Persimmon profits leap 25% after ‘outstanding’ performance
The housebuilder revealed a 25% jump in pre-tax profits to £966.1 million in 2017, boosted by booming demand for new builds.
Housebuilding giant Persimmon has revealed that annual profits jumped by a quarter and said it was “encouraged” by the start to 2018 despite Brexit uncertainties.
Shares in the group – which also owns the Charles Church and Westbury Partnerships brands – raced more than 10% ahead after it revealed a bumper £966.1 million bottom-line profits haul for last year, boosted by booming demand for new builds.
On an underlying basis, pre-tax profits were also up 25%, at £977.1 million.
Newly appointed acting chairman Nigel Mills, who took on the role on an interim basis on Monday after Nicholas Wrigley stepped down, praised an “outstanding” performance for 2017.
He said the start of the 2018 spring season had also been “encouraging”, with the group’s private sales rate per site up 7% and average selling prices 2% ahead at £234,106, with overall pricing conditions remaining firm.
But the results come after a furore over executive pay packets at the group, with bosses last week agreeing to hand back around £50 million in bonuses.
It slashed chief executive Jeff Fairburn’s near-£100 million award by £25 million following mounting pressure from politicians and some shareholders over the long-term incentive plan introduced by the company six years ago, with the firm having been boosted by the Government’s Help to Buy scheme.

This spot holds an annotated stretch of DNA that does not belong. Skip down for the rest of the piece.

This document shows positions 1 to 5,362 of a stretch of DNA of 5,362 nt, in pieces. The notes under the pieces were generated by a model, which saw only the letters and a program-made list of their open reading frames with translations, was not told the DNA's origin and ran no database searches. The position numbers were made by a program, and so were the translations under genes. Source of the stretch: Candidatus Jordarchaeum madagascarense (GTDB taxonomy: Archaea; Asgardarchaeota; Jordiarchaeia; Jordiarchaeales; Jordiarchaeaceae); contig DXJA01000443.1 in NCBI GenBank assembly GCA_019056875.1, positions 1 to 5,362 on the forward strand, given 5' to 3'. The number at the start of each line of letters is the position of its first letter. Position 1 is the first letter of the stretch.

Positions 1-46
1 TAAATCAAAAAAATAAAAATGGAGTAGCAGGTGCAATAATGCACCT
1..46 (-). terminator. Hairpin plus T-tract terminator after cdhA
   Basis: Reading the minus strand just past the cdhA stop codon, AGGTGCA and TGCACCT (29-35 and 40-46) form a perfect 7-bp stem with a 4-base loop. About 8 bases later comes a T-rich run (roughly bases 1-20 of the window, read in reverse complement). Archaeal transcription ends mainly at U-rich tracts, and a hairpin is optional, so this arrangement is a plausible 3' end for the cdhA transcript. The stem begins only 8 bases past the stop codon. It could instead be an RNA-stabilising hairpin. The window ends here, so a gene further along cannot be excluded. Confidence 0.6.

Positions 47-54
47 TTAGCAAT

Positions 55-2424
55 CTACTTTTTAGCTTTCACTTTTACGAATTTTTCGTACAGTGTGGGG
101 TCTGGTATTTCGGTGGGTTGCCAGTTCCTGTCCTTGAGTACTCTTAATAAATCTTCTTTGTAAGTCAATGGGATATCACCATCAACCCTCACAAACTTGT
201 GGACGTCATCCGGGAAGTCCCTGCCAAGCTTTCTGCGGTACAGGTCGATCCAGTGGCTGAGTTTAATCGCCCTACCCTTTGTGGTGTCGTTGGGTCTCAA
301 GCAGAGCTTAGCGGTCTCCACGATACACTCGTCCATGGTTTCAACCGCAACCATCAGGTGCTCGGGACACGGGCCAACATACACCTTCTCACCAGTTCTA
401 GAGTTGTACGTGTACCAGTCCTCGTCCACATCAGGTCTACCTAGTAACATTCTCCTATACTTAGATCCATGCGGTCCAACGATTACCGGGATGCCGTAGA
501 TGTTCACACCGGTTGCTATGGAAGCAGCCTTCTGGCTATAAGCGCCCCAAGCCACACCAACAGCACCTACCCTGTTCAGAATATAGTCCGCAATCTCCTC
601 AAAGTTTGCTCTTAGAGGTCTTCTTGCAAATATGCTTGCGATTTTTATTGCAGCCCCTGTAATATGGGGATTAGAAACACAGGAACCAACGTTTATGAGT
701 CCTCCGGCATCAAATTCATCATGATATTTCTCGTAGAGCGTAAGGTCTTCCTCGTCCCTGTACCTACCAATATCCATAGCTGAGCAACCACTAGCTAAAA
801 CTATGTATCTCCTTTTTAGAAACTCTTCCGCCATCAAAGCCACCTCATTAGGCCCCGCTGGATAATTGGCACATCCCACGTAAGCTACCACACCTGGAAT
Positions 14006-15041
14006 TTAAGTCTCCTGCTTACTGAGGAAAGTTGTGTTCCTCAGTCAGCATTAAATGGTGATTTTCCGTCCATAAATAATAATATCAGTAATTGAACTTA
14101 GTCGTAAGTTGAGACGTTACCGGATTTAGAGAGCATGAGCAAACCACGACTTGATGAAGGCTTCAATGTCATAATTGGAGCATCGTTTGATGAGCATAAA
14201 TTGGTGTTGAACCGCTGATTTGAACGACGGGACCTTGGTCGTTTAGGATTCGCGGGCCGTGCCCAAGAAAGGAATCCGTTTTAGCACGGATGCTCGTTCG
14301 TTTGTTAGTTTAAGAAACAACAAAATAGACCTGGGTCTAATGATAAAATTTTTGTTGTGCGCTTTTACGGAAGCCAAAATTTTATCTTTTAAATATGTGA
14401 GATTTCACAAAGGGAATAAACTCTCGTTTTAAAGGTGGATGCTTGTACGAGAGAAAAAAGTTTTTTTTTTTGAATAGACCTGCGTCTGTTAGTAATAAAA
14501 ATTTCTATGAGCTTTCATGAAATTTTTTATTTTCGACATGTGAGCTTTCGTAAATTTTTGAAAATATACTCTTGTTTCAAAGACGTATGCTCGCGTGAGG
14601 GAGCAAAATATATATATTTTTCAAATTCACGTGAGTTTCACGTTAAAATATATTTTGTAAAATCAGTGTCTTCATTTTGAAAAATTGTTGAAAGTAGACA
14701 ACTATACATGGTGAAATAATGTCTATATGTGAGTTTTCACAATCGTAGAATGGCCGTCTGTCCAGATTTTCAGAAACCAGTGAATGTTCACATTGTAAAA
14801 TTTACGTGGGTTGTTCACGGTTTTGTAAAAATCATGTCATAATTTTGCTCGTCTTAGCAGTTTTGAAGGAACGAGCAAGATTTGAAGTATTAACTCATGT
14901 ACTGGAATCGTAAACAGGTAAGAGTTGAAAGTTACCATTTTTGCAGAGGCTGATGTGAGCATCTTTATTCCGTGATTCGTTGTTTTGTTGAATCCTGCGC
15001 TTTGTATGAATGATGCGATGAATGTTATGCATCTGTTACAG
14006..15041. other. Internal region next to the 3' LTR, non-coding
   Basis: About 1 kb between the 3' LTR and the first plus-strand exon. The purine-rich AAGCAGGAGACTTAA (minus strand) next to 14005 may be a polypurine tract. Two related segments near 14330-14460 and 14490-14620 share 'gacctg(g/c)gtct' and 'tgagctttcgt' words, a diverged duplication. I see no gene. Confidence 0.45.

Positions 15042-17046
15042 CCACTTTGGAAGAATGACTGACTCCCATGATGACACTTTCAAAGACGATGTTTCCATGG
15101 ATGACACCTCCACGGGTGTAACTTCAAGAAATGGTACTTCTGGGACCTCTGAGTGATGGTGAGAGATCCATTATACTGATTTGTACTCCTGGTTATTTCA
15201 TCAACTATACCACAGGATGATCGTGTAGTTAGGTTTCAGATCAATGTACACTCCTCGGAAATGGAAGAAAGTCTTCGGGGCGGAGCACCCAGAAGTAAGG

The pay controversy led to chairman Mr Wrigley’s and remuneration committee chairman Jonathan Davie’s resignation late last year.
Persimmon’s profits leap comes after it reported last month that revenues for the full year were up 9% to £3.42 billion, after completions of new homes rose 6% to 16,043.
The group’s average selling price increased by 3% to £213,300.
As with fellow housebuilders, Persimmon has been helped in recent years by surging demand thanks to the Help to Buy initiative, which allows first-time buyers to purchase new-build properties with deposits of just 5%.
But Persimmon has previously insisted its much-criticised executive shares bonus scheme has also helped drive the results.
Mr Fairburn said ongoing strong demand would help the market in 2018, although he flagged concerns over Brexit.
He said: “Whilst conditions in the new-build housing market remain supportive, the negotiations associated with the UK’s exit from the EU, including both the transitional arrangements and the terms of the longer term relationship, together with the nature of UK’s trading relationships with its other global partners, present key uncertainties that will have a substantial influence on market outcomes.
“However, with a long-term unfulfilled demand for housing, we believe that UK fundamentals remain strong.”
Persimmon also gave its shares a fillip after announcing it will bump up its dividend payouts following the profits cheer, and pledged to pay out an additional 125p a share for the next three years, boosting the value of its long-term dividend programme to £13 a share by 2021.
Russ Mould, investment director at AJ Bell, said: “Questions will be asked about the structure of 2012’s long-term incentive plan, the riches it bestowed upon management and how shareholders let it through on the nod, but Persimmon has gone a long way to calming at least one unhappy party by showering investors in the stock with a cash windfall of their own.”